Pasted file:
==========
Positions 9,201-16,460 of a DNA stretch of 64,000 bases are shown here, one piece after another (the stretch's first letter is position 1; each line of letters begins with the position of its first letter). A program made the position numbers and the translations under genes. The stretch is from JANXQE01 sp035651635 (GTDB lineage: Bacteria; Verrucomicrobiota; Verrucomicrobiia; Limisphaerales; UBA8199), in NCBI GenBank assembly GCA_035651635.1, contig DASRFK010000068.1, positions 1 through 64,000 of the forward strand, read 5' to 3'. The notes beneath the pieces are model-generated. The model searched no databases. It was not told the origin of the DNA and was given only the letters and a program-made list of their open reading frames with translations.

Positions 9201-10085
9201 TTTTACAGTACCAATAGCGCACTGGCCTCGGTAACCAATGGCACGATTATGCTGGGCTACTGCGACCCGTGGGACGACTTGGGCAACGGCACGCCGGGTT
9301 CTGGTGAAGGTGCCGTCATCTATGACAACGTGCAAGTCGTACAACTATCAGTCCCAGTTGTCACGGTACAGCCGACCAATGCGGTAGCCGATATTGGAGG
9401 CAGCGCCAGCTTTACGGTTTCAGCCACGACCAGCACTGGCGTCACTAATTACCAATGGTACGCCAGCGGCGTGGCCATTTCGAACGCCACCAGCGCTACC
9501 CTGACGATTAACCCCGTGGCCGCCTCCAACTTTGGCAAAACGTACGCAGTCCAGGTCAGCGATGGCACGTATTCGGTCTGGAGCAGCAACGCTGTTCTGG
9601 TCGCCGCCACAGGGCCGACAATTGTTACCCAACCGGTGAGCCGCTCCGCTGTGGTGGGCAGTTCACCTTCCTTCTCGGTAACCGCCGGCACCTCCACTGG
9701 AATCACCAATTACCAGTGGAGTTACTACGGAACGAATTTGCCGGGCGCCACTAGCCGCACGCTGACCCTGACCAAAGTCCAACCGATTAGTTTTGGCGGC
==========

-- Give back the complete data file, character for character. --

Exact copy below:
Positions 9,201-16,460 of a DNA stretch of 64,000 bases are shown here, one piece after another (the stretch's first letter is position 1; each line of letters begins with the position of its first letter). A program made the position numbers and the translations under genes. The stretch is from JANXQE01 sp035651635 (GTDB lineage: Bacteria; Verrucomicrobiota; Verrucomicrobiia; Limisphaerales; UBA8199), in NCBI GenBank assembly GCA_035651635.1, contig DASRFK010000068.1, positions 1 through 64,000 of the forward strand, read 5' to 3'. The notes beneath the pieces are model-generated. The model searched no databases. It was not told the origin of the DNA and was given only the letters and a program-made list of their open reading frames with translations.

Positions 9201-10085
9201 TTTTACAGTACCAATAGCGCACTGGCCTCGGTAACCAATGGCACGATTATGCTGGGCTACTGCGACCCGTGGGACGACTTGGGCAACGGCACGCCGGGTT
9301 CTGGTGAAGGTGCCGTCATCTATGACAACGTGCAAGTCGTACAACTATCAGTCCCAGTTGTCACGGTACAGCCGACCAATGCGGTAGCCGATATTGGAGG
9401 CAGCGCCAGCTTTACGGTTTCAGCCACGACCAGCACTGGCGTCACTAATTACCAATGGTACGCCAGCGGCGTGGCCATTTCGAACGCCACCAGCGCTACC
9501 CTGACGATTAACCCCGTGGCCGCCTCCAACTTTGGCAAAACGTACGCAGTCCAGGTCAGCGATGGCACGTATTCGGTCTGGAGCAGCAACGCTGTTCTGG
9601 TCGCCGCCACAGGGCCGACAATTGTTACCCAACCGGTGAGCCGCTCCGCTGTGGTGGGCAGTTCACCTTCCTTCTCGGTAACCGCCGGCACCTCCACTGG
9701 AATCACCAATTACCAGTGGAGTTACTACGGAACGAATTTGCCGGGCGCCACTAGCCGCACGCTGACCCTGACCAAAGTCCAACCGATTAGTTTTGGCGGC